Eton was founded in 1440 to provide an education for seventy poor scholars – and still does provide these seventy scholarships today – no doubt more than made up for by the 1200 boys who have to pay fees in excess of £20,000 per annum.

Tours of the College are available daily in the afternoons and “Lower School” the room where the tour begins must be one of the oldest classrooms in the country. Pillars inserted to avoid calamity are said to have come from the timbers of Spanish Galleons sunk in the Armada.

The public can also visit the College Chapel on various musical occasions. Excellent performances are enhanced by the fan-vaulted ceiling, which is not as it looks, medieval, but a repair completed in 1959. The Chapel lost its glass through bomb damage but some of the finest work of the modern artist, John Piper took its place. This series alone, on the parables and the miracles, makes the visit well worthwhile.

You can also see the Museum of Eton Life, containing many mementoes of the school’s history through the ages and a short film covering Eton’s activities. Interesting as they may be, an extra pleasure can be to study the rather dazed bewilderment of some of the overseas visitors not usually exposed to the British passion for tradition.


The addition of the designer collection of shops within the Windsor Royal Station has enhanced the town’s reputation as one of the most stylish shopping centres outside of London with top fashion designer names, high street outlets and three department stores plus a treasure trove of specialist shops offering rare antiques, collectors’ items and gifts.


This is true story. Once upon a time in the year 1770, a pharmacy called Woods of Windsor began in the shadow of Windsor Castle. In those days, the resident apothecary served not only needs of the Royal Family in the Castle but also the Court, distinguished visitors and the townspeople of Windsor.

Exactly two centuries later, in 1970, Roger and Kathleen Knowles acquired what was by then a run down pharmacy and while cleaning out the attic discovered old recipe and prescription books dating back to the founding of the business. the new owners found that they had uncovered a treasure trove of original perfume formulae and began to produce fragrant perfumery, gentlemen’s toiletries and scented pot pourris packaged to reflect the historic environment in which they had been originally created. The old books were bound to preserve them for posterity.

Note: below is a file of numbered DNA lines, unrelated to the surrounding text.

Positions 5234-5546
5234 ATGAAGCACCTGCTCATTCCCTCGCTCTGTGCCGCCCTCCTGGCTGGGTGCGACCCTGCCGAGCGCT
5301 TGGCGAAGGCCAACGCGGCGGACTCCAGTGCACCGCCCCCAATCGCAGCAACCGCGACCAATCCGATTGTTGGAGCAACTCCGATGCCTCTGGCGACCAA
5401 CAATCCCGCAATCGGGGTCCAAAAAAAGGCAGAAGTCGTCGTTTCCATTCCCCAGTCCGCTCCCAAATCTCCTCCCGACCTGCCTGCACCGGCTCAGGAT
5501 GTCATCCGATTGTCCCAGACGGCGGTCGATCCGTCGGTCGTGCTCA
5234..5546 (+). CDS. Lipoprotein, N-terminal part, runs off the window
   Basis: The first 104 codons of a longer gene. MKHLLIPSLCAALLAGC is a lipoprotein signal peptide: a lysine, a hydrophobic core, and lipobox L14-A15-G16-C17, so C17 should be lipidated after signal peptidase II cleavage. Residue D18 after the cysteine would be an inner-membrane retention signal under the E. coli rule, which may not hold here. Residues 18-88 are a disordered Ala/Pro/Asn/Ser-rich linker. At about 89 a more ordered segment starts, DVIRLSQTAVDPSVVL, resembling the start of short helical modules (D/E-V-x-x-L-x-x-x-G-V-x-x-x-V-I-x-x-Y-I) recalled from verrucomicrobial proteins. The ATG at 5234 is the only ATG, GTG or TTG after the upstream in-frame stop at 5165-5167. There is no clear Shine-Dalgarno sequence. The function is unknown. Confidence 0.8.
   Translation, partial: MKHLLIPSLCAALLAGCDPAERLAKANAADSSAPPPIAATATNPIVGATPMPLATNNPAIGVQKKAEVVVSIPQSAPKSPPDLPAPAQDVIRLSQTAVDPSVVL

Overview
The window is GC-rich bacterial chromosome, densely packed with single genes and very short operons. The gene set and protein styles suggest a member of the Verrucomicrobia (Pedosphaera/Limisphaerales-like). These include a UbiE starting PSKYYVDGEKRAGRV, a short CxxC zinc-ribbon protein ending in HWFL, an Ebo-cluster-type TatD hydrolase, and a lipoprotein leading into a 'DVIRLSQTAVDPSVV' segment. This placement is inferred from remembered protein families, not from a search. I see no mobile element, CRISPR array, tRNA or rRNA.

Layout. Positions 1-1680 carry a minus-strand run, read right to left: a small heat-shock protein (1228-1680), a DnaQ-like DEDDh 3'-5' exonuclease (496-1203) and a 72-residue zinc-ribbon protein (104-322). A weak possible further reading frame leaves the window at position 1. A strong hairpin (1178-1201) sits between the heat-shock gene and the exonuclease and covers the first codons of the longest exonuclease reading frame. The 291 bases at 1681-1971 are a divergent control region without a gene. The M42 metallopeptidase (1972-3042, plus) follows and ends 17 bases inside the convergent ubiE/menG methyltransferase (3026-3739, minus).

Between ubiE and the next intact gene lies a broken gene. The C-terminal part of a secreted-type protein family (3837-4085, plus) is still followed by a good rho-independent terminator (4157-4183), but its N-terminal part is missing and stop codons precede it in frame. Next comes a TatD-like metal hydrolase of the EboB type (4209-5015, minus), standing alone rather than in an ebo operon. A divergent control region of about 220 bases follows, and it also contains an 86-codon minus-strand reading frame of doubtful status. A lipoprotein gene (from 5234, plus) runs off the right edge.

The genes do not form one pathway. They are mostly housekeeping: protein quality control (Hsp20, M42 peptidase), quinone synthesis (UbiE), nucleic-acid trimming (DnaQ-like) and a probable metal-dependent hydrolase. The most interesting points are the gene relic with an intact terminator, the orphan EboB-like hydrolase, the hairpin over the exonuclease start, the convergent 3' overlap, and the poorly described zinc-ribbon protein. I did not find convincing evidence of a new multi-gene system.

Since this discovery Woods of Windsor has expanded to over 40 countries and the original shop in Windsor is now the company’s flagship store. Built in 1699, it stands on the corner of Thames Street and Queen Charlotte Street which at 51 feet 1 inch is England’s shortest street.


Windsor is highly favoured for top attractions. A survey published in 2002 of the most popular attractions disclosed that Windsor Castle, Legoland and Chessington World of Adventures were within the top five most visited attractions in the UK.


All set in beautifully landscaped grounds just 2 miles up the road. From the moment they take the slides down into the park from the main entrance, in LEGOLAND the child is definitely king. They can learn to drive themselves in specially adapted cars in the Driving School. They can pilot their own lifesize LEGO boats. They can role-play in the shops in My Town, join in the fun at the Magic Theatre or even make their own TV programmes. They can go exploring in the Wild Woods, hunt for treasure with the pirates, pan for gold or ride the Pirate Falls.